Amphetamines, cannabis boost schizophrenia
A report out of Australia suggests that amphetamines and cannabis use
is contributing significantly in causing schizophrenia in young people.
Psychiatrist Maryanne O'Donnell directs the mental health outpatients unit of the Prince of Wales Hospital Kiloh Centre in Sydney.
In a recent interview Dr O'Donnell said there was evidence that at least
50 per cent of people with psychotic illnesses used substances.
She said based on both her own clinical experience and wider anecdotal
evidence, the use of drugs was causing young people to have more severe
schizophrenic episodes or bringing episodes on at an earlier stage of
"The real concern for us at the moment is that ... the prevalence
of substance abuse by young people is actually making the way in which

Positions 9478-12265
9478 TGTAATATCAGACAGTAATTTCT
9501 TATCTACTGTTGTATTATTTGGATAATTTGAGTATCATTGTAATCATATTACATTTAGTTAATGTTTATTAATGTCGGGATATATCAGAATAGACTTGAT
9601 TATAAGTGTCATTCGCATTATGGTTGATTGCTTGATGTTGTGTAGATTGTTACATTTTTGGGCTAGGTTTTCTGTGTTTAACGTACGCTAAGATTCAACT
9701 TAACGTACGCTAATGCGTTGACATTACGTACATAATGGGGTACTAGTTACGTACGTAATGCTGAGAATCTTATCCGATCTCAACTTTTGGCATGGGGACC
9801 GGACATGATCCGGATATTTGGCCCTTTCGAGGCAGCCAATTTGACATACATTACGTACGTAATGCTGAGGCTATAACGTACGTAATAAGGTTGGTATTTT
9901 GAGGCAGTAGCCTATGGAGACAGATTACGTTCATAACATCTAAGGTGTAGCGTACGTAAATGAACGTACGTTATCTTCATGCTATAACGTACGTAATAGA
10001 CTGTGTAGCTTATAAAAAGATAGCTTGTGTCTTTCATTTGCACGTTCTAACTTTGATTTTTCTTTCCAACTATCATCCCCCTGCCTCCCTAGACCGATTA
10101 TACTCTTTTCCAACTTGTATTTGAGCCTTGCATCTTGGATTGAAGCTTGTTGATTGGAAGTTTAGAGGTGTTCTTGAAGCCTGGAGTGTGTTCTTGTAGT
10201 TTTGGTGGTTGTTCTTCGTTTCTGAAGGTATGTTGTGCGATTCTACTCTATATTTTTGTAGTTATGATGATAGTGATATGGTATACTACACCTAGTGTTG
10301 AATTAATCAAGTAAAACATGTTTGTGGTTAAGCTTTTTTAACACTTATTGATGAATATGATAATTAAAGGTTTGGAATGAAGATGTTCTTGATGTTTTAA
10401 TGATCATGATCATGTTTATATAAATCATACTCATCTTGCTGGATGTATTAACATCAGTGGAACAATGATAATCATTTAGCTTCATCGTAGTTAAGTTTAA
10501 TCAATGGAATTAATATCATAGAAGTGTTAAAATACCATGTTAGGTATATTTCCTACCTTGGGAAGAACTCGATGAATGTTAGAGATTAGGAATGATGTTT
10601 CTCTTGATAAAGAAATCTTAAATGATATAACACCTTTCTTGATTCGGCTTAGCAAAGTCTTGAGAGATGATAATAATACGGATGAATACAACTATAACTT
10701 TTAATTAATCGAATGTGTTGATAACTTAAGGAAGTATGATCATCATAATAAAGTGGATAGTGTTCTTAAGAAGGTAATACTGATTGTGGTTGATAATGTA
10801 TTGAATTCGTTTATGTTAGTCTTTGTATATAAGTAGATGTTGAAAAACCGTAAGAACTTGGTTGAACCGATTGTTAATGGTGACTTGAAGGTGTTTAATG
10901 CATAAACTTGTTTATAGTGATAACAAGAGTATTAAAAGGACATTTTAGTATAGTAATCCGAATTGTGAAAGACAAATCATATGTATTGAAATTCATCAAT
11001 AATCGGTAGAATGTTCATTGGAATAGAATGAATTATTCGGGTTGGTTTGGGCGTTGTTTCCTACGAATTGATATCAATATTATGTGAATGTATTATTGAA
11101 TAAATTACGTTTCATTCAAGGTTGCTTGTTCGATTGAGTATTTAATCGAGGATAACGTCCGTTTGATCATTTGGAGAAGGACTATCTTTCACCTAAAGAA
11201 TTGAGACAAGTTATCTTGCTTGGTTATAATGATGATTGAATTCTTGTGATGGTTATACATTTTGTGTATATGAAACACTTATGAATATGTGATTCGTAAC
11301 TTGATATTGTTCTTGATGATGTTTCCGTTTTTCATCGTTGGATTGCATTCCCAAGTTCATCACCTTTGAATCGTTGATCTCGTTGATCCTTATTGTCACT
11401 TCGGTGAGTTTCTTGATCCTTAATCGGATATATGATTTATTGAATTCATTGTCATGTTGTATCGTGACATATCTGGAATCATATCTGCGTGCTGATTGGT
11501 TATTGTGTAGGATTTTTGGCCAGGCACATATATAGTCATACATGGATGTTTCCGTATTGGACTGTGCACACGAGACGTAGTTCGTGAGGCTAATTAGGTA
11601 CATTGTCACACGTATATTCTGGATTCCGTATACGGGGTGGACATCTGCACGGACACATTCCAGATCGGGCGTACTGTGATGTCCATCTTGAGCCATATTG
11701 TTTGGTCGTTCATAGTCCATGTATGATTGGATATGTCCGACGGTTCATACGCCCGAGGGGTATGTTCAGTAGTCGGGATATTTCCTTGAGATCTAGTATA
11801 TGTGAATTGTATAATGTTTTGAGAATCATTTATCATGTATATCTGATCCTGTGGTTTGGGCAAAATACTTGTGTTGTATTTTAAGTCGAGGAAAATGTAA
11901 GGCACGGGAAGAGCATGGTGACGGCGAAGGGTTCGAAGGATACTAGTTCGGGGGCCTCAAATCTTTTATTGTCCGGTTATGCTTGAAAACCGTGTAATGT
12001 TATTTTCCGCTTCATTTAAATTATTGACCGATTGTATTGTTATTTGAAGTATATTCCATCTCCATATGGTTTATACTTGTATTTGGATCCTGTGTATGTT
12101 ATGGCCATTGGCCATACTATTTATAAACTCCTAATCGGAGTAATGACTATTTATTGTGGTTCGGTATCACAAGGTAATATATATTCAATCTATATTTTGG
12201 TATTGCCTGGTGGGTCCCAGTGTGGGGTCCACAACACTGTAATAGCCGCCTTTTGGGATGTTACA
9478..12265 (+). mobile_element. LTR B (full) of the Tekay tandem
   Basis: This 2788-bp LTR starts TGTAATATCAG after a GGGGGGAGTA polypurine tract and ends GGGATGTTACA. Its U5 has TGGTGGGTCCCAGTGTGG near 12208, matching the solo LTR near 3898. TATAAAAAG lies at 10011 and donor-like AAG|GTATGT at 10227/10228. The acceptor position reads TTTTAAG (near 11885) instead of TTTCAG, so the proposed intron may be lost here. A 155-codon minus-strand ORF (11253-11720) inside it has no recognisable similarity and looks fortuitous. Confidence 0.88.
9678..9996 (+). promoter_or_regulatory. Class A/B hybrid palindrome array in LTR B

the illness presents and the type of symptoms that people present with
much more serious," she told AAP.
"We often have people presenting in a very much more disturbed way
because of the fact that they are using substances in association with
the psychotic symptoms that they are experiencing."
The worst drugs were psychostimulants such as amphetamines and the most
common culprit was cannabis, she said.
"Where there is repeated and frequent use from a very early age
we have real concerns that that is exacerbating the illness and bringing
it on earlier," Dr O'Donnell said.
"Certainly (there has been) an increase in the severity of the presentations
that we are seeing."
The onset of schizophrenia usually occurred between 15 and 25. "We
think it's a neurodevelopmental illness," she said.
"As the brain is maturing, as the individual is maturing ... with all the stresses of adolescence, it's in that final maturing of the brain before adulthood that this illness manifests itself.
"What happens through their lives makes a difference whether the predisposition manifests itself as the full blown illness."